Three-Year H-1B Extension Eligibility Clarified – Under the new regulations, three-year extensions of H-1B status beyond the normal sixth year of H-1B eligibility may be requested until a final decision has been made to revoke the approval of the immigrant visa petition or to approve or deny the I-485 Application to Adjust Status. Current H-1B status is not required, but only the principal beneficiary of the immigrant visa petition is eligible for the additional three-year periods of H-1B status.

New, Compelling Circumstances EAD – Upon demonstrating compelling circumstances, beneficiaries of approved I-140 Immigrant Visa Petitions who hold E-3, H-1B, H-1B1, O-1 or L-1 classification and who are unable to file I-485 Applications to Adjust Status due to the annual immigrant quota may apply for a one-year Employment Authorization Document (EAD). The DHS regulation does not define “compelling circumstances,” but the examples given in the preamble to the regulation indicate the benefit likely will be quite limited. Dependent family members also may apply and be issued an EAD card if the principal is approved and issued an EAD card.

Renewal of the EAD card would require either continued unavailability of an immigrant visa under the immigrant quota and continued or new compelling circumstances or a difference of only one year or less between the priority date and the current date of visa availability according to the Monthly Visa Bulletin.

New Limitations

One-Year H-1B Extensions Limited – Under the new regulation, one-year extensions of H-1B status beyond the normal sixth year of H-1B eligibility based on a PERM application or immigrant petition filed at least one year earlier will be more limited than current CIS practice. An individual will no longer be eligible for additional one-year extensions beyond the sixth year of eligibility if he or she fails to file an Application to Adjust Status (“green card” application) within one year of eligibility. This would require filing an application within one year of the priority date becoming current under the Monthly Visa Bulletin. Only the principal beneficiaries of the labor certification or immigrant visa petition are eligible for the additional one-year periods of H-1B status.

Extensions may be granted until a final decision is reached in the permanent residency process. The CIS will not consider a final decision to be reached so long as the petition is on appeal or within the time frame that an appeal might be filed. However, revocation of an I-140 Immigrant Visa Petition based on employer withdrawal of the petition within 180 days after it has been approved would constitute a final decision, unless an I-485 Application to Adjust Status has already been filed for 180 days at the time of the withdrawal request. Accordingly, a previous employer’s withdrawal of an approved I-140 Immigrant Visa Petition may impact an H-1B nonimmigrant’s future H-1B extensions. New employers will likely want to begin the permanent residency process as soon as practicable for any employee that is dependent upon extensions of status beyond the normal sixth year of eligibility.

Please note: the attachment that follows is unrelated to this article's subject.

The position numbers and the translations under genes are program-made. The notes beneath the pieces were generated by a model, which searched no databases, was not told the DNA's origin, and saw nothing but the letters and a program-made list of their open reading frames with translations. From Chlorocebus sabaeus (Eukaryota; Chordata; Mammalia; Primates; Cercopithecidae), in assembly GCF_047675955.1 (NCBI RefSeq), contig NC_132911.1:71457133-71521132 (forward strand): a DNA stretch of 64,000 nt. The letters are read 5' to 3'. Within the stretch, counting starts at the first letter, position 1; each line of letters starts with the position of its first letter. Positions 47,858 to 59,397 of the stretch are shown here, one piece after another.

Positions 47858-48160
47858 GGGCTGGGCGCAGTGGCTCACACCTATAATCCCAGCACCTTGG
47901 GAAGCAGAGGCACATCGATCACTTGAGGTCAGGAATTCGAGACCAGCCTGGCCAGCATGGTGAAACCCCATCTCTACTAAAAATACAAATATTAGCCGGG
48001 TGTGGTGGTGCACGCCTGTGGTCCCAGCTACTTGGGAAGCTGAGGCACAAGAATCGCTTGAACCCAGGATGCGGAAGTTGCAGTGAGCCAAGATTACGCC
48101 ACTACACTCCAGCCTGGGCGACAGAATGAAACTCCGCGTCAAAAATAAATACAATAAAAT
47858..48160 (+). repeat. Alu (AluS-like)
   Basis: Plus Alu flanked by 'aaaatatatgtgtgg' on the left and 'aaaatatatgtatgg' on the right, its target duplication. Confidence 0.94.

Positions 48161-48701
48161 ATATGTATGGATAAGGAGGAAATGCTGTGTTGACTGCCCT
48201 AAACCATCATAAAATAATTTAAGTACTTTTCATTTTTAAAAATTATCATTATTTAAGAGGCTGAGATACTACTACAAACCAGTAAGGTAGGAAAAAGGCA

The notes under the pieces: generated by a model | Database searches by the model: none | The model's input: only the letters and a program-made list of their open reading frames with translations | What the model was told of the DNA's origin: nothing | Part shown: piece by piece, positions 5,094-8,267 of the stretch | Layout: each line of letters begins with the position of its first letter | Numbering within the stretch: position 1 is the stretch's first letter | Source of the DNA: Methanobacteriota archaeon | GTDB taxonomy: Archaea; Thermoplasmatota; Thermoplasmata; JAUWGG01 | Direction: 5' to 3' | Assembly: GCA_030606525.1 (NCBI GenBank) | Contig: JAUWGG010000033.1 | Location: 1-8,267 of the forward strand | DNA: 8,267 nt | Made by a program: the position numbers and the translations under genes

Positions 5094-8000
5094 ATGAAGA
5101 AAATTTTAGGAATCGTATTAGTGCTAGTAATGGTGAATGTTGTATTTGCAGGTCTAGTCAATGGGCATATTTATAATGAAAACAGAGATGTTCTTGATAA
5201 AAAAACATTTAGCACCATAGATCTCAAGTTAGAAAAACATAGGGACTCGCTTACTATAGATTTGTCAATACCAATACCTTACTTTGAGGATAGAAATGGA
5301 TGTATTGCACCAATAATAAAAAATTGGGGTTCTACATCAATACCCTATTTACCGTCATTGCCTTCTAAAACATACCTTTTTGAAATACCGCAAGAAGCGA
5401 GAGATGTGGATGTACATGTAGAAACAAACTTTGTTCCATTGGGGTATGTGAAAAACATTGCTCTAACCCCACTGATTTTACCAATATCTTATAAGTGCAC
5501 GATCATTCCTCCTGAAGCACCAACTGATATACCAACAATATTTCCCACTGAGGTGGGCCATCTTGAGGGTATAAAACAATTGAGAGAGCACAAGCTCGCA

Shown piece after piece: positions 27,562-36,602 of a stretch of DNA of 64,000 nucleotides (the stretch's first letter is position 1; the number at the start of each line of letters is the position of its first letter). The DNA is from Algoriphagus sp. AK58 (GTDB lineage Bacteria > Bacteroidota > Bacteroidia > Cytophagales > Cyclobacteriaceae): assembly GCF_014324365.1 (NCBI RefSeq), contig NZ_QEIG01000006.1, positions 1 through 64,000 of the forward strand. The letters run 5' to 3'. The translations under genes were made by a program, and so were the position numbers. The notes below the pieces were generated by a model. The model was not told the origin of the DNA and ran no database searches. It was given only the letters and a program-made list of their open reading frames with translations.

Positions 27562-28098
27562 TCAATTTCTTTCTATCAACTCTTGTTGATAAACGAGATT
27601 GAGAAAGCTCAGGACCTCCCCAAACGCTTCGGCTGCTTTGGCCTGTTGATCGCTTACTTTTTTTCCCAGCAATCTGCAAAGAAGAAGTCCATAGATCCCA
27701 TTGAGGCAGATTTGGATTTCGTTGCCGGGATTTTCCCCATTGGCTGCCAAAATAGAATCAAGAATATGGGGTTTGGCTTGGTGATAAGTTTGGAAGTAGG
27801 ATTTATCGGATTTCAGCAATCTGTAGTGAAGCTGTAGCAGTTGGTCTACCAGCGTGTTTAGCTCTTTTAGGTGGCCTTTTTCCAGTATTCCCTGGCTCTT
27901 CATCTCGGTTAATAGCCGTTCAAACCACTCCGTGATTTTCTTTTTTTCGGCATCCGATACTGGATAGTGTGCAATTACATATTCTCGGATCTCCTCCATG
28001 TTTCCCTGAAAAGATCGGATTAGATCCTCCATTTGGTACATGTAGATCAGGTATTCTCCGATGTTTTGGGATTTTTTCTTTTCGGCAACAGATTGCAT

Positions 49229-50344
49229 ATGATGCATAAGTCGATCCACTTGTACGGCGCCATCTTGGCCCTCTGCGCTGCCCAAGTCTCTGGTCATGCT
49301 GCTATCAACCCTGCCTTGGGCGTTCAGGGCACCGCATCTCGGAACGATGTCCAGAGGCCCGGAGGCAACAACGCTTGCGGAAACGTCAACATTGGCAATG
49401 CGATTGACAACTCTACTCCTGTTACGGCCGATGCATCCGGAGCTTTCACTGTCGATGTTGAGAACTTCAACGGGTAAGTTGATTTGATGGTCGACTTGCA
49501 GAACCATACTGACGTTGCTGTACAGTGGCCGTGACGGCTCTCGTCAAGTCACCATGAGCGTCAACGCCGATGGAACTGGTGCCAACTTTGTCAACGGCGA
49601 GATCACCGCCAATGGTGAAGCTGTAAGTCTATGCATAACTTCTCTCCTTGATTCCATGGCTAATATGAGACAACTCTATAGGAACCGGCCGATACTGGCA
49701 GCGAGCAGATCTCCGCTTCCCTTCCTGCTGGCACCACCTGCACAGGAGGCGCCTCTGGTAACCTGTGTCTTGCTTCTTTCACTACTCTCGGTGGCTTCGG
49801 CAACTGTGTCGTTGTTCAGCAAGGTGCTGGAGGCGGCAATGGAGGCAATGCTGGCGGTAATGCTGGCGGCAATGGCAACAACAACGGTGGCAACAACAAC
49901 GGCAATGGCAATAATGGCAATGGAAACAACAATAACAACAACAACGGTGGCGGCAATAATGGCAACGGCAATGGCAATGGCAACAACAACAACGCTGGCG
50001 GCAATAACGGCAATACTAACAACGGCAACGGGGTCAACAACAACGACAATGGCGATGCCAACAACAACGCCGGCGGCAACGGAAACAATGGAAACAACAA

Ninety-Day EAD Adjudication Deadline Rescinded – Under the new regulations, the CIS is no longer bound by regulation to adjudicate Applications for Employment Authorization Documents within 90 days of filing. Currently the CIS often fails to meet the regulatory 90-day deadline for EAD adjudications. Once the new regulation goes into effect, CIS adjudicators will no longer be under an obligation to meet any adjudication deadline for EAD applications. Because not all applicants will be eligible for the automatic 180-day extension of EAD validity, it is possible that CIS adjudication delays could result in more employees facing gaps in employment eligibility. Applicants should try to file applications at the earliest possible time, which for most renewal applications will be 120 days before the expiration of the current EAD card.

Foster LLP will continue to monitor the impact of changes in immigration regulations and will provide additional information in future Immigration Updates© and on our firm’s website at